Isn’t it about time for a budget bump for BOLI?

By Don McIntosh

Two weeks into her role as Oregon’s labor commissioner, Val Hoyle told a gathering of 200 union officers that her number one priority will be to restore funding for her agency, the Oregon Bureau of Labor and Industries (BOLI). Hoyle’s predecessor Brad Avakian never made that an issue during his eight years in office.

“I want to make sure workers in this agency have the resources they need to get the job done,” Hoyle told attendees at the Oregon Labor Law Conference Jan. 25.

Hoyle said BOLI today has half the staff it had two decades ago, even as Oregon has grown in population, and the agency has more laws it’s responsible for enforcing. When Jack Roberts began as labor commissioner in 1995, BOLI had 200 staff members. Today it has 97, including just a dozen compliance specialists who are responsible for enforcing minimum wage, overtime, prevailing wage, and sick leave laws for 2 million Oregon workers. BOLI also enforces civil rights laws, and oversees apprenticeship training programs.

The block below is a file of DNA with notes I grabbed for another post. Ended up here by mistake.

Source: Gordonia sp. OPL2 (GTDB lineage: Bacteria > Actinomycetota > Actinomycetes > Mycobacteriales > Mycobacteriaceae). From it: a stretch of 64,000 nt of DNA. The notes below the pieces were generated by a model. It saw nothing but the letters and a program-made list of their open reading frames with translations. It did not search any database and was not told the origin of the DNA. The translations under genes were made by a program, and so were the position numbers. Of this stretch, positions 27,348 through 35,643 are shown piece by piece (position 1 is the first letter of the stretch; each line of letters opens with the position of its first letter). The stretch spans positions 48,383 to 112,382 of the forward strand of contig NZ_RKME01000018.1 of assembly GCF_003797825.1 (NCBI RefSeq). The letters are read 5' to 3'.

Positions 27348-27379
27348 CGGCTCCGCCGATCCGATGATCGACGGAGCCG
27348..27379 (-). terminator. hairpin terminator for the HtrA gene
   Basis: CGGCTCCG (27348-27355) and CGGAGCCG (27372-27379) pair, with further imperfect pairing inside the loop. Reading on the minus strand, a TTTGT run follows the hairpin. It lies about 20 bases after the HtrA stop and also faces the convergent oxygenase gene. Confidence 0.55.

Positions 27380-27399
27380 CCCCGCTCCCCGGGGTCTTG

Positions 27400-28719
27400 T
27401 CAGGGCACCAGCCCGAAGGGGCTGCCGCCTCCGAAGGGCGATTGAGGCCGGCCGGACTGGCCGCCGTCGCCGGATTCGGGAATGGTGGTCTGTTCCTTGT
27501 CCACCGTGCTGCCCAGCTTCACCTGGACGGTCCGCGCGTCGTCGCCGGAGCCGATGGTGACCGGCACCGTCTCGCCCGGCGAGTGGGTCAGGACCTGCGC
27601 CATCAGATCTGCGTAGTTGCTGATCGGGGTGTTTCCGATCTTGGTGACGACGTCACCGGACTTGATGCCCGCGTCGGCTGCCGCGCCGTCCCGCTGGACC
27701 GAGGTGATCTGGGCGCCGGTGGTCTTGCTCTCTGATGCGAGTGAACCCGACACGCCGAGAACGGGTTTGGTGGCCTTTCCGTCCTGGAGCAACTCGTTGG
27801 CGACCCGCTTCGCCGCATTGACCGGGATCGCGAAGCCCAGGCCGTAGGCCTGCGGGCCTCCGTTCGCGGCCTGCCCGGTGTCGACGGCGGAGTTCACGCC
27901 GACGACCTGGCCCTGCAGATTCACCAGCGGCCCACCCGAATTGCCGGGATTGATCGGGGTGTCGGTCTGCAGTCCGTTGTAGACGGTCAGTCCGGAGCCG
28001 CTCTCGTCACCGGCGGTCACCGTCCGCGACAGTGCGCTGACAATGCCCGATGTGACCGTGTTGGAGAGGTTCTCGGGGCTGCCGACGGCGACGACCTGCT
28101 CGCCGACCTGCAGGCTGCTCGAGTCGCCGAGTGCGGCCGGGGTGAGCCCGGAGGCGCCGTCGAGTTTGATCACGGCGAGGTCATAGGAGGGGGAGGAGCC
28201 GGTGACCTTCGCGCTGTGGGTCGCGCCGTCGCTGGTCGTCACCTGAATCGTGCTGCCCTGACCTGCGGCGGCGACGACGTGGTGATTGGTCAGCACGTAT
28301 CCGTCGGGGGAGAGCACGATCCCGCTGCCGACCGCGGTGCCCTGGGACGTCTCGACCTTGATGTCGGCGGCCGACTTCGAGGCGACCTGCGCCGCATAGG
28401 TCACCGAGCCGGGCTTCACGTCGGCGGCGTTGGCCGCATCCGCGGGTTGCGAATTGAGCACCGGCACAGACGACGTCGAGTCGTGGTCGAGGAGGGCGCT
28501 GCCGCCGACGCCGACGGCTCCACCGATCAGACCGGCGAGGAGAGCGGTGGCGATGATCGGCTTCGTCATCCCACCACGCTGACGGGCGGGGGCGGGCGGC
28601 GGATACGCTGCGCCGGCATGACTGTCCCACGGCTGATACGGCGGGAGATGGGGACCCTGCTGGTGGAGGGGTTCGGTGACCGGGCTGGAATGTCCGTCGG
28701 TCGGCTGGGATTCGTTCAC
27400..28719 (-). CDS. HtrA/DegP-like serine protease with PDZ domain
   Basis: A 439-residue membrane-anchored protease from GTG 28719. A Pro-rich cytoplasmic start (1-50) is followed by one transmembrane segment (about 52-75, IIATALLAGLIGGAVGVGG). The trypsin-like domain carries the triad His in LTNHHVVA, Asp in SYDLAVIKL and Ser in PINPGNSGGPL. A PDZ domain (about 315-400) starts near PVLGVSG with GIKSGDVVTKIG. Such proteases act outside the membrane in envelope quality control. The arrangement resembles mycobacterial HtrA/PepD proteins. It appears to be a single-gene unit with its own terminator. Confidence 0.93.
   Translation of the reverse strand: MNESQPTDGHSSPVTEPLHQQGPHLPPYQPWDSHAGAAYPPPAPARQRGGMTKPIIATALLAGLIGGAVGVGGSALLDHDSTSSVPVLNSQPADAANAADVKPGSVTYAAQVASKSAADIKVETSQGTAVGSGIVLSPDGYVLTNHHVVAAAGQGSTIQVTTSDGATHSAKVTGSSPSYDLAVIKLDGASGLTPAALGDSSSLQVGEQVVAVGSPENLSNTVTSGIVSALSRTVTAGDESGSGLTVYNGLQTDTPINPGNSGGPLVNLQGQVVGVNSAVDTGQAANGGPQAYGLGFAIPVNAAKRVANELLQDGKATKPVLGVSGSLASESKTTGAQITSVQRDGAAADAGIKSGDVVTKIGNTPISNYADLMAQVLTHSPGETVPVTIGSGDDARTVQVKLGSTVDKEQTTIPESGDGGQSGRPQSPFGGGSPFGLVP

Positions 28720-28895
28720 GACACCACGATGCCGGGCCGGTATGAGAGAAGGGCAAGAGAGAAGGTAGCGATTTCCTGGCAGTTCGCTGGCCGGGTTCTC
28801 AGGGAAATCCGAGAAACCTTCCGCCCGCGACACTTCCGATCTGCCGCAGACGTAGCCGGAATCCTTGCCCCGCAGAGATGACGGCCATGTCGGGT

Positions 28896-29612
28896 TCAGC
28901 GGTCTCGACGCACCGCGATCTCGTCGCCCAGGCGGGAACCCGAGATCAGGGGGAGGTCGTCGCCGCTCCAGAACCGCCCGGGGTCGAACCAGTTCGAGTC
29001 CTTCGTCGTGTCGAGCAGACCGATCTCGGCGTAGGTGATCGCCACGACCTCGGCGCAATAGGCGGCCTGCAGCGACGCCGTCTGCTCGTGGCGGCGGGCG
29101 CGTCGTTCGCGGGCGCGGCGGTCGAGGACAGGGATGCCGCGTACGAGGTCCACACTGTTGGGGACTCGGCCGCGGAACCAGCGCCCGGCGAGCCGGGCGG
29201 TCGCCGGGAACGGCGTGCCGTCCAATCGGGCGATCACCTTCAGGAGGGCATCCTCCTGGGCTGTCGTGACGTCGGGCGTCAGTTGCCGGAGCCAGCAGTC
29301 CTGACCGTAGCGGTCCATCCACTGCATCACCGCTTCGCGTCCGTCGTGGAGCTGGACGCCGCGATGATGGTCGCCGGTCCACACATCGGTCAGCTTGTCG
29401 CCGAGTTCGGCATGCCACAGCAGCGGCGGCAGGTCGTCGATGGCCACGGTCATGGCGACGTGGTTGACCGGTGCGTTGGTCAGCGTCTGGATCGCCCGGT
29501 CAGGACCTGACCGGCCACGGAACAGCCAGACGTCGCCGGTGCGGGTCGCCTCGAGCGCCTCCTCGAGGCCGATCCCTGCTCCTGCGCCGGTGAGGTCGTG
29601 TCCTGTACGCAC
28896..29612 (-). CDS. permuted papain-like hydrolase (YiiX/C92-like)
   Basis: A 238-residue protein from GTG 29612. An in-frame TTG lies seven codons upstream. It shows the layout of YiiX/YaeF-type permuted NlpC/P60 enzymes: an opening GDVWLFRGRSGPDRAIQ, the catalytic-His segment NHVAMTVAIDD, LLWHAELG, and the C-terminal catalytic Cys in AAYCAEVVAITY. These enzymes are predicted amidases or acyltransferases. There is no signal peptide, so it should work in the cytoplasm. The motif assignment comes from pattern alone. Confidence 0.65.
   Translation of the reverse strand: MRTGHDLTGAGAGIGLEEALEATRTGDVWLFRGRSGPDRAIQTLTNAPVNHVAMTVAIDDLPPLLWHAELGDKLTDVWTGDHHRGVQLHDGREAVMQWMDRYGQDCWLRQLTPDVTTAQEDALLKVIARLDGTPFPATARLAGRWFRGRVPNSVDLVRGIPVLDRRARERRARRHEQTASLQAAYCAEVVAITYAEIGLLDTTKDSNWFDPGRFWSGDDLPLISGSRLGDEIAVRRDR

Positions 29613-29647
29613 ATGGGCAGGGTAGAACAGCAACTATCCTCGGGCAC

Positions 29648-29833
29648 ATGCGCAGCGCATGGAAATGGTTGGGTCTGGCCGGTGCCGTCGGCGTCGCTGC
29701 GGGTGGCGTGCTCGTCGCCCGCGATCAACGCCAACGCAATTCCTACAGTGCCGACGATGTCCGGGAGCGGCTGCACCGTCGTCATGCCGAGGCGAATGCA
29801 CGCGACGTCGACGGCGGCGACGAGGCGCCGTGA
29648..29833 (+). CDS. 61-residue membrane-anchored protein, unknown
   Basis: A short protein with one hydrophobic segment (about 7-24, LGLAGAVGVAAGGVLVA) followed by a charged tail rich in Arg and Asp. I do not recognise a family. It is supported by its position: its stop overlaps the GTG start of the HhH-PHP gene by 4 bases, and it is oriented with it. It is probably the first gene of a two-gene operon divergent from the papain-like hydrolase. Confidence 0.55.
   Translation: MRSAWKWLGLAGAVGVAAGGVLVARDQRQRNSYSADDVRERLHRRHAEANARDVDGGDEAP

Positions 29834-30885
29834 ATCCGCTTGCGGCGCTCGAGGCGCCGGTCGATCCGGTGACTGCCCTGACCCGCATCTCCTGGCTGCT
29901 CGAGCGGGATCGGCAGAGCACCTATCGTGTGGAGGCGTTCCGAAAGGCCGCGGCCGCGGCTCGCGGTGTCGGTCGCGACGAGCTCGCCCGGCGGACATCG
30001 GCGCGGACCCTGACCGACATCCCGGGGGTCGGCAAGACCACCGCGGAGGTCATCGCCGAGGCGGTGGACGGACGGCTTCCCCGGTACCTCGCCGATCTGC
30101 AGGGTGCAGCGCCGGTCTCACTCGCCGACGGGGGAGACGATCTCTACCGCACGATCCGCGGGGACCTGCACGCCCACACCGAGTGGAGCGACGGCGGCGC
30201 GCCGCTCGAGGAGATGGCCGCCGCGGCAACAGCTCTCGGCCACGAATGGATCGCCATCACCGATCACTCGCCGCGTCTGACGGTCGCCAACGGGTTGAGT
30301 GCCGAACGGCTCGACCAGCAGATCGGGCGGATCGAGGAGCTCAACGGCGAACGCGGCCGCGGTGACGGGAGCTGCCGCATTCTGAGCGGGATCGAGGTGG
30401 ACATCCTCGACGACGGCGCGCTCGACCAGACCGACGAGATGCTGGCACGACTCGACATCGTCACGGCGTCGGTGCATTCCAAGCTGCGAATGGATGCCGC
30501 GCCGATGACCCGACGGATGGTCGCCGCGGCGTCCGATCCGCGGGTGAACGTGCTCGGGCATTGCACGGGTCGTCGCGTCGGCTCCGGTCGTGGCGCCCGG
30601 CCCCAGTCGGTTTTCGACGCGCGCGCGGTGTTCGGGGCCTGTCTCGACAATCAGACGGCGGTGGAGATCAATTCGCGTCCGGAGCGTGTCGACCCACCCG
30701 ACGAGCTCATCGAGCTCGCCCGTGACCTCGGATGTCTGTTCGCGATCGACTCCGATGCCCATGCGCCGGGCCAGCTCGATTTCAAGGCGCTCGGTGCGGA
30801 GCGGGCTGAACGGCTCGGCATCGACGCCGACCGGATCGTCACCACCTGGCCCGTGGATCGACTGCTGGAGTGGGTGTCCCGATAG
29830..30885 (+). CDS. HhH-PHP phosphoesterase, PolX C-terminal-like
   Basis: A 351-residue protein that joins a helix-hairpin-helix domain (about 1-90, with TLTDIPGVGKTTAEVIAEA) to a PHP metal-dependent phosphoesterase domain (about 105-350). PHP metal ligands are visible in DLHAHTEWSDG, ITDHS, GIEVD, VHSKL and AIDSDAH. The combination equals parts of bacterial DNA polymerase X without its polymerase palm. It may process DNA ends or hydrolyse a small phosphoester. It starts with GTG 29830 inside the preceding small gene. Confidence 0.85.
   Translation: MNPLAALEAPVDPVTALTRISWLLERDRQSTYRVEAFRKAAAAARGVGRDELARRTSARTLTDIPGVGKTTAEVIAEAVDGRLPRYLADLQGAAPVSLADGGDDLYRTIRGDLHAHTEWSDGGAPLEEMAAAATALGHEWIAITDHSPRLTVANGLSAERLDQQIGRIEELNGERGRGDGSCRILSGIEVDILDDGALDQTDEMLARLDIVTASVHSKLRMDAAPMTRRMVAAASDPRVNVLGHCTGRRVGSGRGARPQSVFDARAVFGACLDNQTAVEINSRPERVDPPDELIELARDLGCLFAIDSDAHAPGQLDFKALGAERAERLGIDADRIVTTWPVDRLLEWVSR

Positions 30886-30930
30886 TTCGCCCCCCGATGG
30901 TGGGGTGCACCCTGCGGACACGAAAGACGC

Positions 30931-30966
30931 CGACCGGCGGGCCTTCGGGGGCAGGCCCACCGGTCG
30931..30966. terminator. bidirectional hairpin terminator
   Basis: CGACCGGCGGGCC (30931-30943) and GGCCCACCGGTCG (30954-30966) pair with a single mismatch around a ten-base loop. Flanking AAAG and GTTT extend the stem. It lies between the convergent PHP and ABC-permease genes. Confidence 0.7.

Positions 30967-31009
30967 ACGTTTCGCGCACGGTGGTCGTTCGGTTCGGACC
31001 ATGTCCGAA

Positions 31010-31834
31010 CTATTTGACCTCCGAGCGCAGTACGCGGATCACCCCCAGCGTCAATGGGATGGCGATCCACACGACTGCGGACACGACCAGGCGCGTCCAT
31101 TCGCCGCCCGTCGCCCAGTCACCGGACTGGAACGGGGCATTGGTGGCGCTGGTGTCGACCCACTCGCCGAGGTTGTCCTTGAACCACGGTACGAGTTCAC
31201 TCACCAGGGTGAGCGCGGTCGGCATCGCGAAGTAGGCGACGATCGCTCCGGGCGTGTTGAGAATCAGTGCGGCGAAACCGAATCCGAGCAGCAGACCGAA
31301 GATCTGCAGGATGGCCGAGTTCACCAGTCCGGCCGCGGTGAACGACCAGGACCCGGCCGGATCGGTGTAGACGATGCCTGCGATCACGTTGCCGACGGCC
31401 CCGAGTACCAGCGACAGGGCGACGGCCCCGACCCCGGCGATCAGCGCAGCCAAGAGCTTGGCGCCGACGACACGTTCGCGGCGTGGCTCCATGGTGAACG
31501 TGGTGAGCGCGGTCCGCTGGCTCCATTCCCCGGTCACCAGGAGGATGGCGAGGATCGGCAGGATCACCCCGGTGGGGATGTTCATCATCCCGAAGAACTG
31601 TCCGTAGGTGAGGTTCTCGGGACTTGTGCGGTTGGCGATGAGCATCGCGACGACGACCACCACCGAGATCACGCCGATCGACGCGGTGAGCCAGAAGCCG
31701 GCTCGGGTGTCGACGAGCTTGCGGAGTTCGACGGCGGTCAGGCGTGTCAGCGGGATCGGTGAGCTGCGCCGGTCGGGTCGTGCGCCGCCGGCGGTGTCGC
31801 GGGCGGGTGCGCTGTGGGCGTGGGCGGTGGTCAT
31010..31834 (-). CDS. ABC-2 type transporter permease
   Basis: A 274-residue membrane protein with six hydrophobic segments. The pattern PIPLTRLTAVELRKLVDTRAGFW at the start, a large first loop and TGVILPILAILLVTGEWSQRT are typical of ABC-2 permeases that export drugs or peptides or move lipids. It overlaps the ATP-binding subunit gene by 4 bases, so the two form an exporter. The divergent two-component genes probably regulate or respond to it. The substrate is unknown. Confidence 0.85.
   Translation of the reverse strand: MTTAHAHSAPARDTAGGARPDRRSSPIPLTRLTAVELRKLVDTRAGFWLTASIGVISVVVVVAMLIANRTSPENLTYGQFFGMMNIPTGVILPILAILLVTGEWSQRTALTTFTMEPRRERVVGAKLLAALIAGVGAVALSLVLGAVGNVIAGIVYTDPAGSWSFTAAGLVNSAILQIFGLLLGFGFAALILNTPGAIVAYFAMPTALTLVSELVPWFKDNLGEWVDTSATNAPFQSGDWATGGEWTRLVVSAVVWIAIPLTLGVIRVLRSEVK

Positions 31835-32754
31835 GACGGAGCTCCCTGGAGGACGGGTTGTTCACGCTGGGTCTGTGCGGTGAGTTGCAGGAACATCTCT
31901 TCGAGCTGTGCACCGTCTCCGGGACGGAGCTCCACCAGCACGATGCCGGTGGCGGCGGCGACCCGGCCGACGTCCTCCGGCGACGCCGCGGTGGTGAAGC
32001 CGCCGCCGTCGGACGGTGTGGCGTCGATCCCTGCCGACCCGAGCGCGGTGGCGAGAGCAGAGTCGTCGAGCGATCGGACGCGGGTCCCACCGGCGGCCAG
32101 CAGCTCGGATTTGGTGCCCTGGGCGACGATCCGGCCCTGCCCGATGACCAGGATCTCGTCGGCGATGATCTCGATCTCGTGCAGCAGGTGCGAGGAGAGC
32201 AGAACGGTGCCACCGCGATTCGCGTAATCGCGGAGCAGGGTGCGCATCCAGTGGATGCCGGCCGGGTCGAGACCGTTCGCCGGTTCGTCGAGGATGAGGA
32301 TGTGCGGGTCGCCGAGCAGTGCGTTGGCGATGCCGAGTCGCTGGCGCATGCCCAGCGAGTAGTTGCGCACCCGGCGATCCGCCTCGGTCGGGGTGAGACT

“My number one priority is to get the resources to hold employers accountable when they’re not doing the right thing,” Hoyle said.

Hoyle said she will ask Oregon lawmakers to step up and restore BOLI funding this year.

1 Comment

  1. Absolutely. BOLI was already working hard with 200 employees and making use of federal funds from winning federal contracts (such as for Job Corps recruiting which enabled us to support apprenticeship information otherwise depended on state funded positions) …These and other positions were cut by the incoming Commissioner thereby reducing BOLI’s effectiveness..for Oregon workers.

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